Single-Issue Politics in Intersectional Clothing: What’s New about U.S. Women’s Movement?

By Rocío R. García

The slew of adult onesies with Hillary Clinton’s face plastered throughout. The onslaught of protesters hurriedly walking into coffee shops in downtown Los Angeles before the march began, ignoring the numerous homeless people sitting on the sidewalks along the way. The sea of pink pussyhats moving in harmony with waves of red, white, and blue. The loud chants demanding reproductive autonomy, Trump’s impeachment, and true democratic governance. These are some of the most striking memories I have from the 2017 Women’s March in Los Angeles. Of course, there were beautiful contingents of communities of color fighting for systemic revolution, racial justice, prison abolition, trans liberation, environmental justice for Indigenous communities, reproductive justice, and immigrant rights, among many other issues. Yet, as I reflect on the guiding question of this dialogue—is there a new women’s movement—I am reminded of the saying that the more things change, the more things stay the same.

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Another “Turning Point Myth” in the Political Battle over Gun Control?

Parkland is increasingly portrayed as the mass shooting that will finally change things, but are pro-gun supporters right to claim that it is but another headline that gun control advocates are allegedly peddling will bring stricter gun control laws? Continue reading

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Grassroots Mobilization in South America Today: Weakened Allies, Emboldened Opponents, and the Challenge of Sustaining Influence

In recent years, a central question for politics in South America has centered on the effect that the emergence of right-wing governments will have on grassroots mobilization throughout the region. Will organizations whose influence expanded during the “pink tide” of progressive administrations decline substantially? Or will they be able to use the resources, expertise, and networks accumulated since the early 2000s to maintain their leverage? Continue reading

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Reclaiming King During Black History Month: How Contentious Politics Transform Collective Memory

mlk

On August 28, 1988, on the 25th anniversary of the March on Washington and Dr. Martin Luther King Jr.’s legendary “I Have a Dream” speech, a smaller crowd marched to the Lincoln Memorial to draw attention to Dr. King’s “deferred dreams” and the rollback of civil rights gains under the Reagan administration. In a statement, Coretta Scott King applauded the diverse marchers as she declared, “[Dr. King’s] dream of justice, equality and national unity is not the exclusive property of any race, religion or political party.” Continue reading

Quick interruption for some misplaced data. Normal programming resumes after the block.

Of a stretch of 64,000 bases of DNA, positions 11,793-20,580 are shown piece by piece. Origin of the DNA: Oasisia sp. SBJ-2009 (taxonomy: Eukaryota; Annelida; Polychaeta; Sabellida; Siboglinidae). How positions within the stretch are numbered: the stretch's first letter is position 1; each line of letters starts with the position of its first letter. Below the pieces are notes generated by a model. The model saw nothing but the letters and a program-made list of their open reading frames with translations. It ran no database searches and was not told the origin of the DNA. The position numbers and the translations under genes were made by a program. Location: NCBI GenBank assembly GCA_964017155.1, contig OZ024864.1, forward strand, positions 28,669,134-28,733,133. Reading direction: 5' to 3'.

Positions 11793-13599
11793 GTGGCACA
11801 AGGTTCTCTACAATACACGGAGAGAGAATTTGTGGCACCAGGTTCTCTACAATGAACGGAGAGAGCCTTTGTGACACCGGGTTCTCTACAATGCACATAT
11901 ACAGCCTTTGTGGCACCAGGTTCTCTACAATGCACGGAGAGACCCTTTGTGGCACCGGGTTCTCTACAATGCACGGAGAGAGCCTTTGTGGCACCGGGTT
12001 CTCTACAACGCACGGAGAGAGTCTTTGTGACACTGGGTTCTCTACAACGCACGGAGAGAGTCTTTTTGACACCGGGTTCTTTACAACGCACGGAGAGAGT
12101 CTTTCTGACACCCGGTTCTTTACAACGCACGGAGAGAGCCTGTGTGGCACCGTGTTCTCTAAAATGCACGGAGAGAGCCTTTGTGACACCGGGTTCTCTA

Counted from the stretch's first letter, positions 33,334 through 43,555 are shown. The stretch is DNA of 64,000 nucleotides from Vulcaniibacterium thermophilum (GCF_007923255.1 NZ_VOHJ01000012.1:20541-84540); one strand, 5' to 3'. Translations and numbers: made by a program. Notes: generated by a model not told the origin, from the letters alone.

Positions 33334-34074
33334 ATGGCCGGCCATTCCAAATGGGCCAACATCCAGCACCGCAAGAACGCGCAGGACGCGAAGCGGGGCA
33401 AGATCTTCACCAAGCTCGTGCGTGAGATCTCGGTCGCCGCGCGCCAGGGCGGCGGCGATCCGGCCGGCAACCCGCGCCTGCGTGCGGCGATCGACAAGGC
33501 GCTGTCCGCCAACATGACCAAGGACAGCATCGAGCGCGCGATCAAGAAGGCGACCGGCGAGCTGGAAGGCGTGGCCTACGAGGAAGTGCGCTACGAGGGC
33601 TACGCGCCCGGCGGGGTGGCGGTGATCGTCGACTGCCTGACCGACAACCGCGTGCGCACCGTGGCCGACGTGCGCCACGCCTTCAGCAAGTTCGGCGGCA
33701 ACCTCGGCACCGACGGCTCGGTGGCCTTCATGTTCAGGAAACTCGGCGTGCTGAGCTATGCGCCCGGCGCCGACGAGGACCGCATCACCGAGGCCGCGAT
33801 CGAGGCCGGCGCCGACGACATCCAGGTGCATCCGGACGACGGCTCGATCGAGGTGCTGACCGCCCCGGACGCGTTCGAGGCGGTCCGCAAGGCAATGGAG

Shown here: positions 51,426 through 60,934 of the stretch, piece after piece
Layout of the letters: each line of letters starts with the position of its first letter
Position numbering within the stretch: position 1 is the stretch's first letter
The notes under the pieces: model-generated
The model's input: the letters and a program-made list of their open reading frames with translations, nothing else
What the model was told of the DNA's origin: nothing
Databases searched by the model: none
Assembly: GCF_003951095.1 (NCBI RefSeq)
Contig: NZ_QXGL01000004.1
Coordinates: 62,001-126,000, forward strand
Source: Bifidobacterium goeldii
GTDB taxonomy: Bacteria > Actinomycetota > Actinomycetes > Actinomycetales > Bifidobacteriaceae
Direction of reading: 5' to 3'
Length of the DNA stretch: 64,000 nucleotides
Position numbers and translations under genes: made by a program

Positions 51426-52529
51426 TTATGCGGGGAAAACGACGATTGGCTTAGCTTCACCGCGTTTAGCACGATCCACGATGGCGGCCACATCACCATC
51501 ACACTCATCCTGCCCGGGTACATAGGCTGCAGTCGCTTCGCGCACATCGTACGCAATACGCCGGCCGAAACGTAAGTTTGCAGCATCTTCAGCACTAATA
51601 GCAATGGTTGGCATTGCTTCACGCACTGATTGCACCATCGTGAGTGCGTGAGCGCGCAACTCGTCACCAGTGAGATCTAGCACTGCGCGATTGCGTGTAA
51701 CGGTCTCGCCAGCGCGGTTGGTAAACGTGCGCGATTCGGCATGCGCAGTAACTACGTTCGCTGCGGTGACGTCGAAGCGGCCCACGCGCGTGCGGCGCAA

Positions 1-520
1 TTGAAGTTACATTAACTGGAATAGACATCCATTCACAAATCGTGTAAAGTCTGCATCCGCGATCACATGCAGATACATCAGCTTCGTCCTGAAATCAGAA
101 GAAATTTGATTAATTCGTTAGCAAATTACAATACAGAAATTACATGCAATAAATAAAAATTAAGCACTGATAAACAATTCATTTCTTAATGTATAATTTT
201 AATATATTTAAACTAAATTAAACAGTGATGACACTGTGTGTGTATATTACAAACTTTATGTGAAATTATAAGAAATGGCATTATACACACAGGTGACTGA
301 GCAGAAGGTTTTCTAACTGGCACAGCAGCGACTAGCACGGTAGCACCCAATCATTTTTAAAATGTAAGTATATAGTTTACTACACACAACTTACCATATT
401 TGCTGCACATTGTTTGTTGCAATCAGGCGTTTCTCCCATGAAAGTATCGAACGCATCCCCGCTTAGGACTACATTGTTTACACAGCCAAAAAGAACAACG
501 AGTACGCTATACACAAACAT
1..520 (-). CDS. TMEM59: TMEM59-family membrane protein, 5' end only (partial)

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Informing Activists ~ Table of Contents

Welcome to the home page for the Informing Activists video project! Below you will find links for videos of social movement scholars (and social scientists) answering questions relevant for young activists.

Each page contains at least one video that we hope will help young activists make informed decisions about their engagements, a bio about the presenter, and some suggested readings if someone is interested in a deeper dive into the topic area.

The list is regularly curated, and so please check back regularly for updates!

The most recent additions to the collection include: 

Katrina Kimport- How do I get people involved in my movement  (1/25/18)

Kate Kenski- What ways are more or less effective for agreeing or disagreeing with others? (1/25/18)

Dana Moss- How do I support movements in other countries? (1/11/18)

To visit the original introduction to the series from the Mobilizing Ideas editors and the series curators, please click here.

We hope you find these to be helpful, and welcome suggestions about new videos. You can email us at thomasvmaher@purdue.edu. Good luck on making the change you envision!

Table of Contents

Do movements make a difference? 

In what ways do social movements make a difference? – Thomas Elliott

How/When do movements make a political difference? – Katrin Uba

How/When do movements affect culture? – Jenn Earl

When do movements shape public opinion? – Neal Caren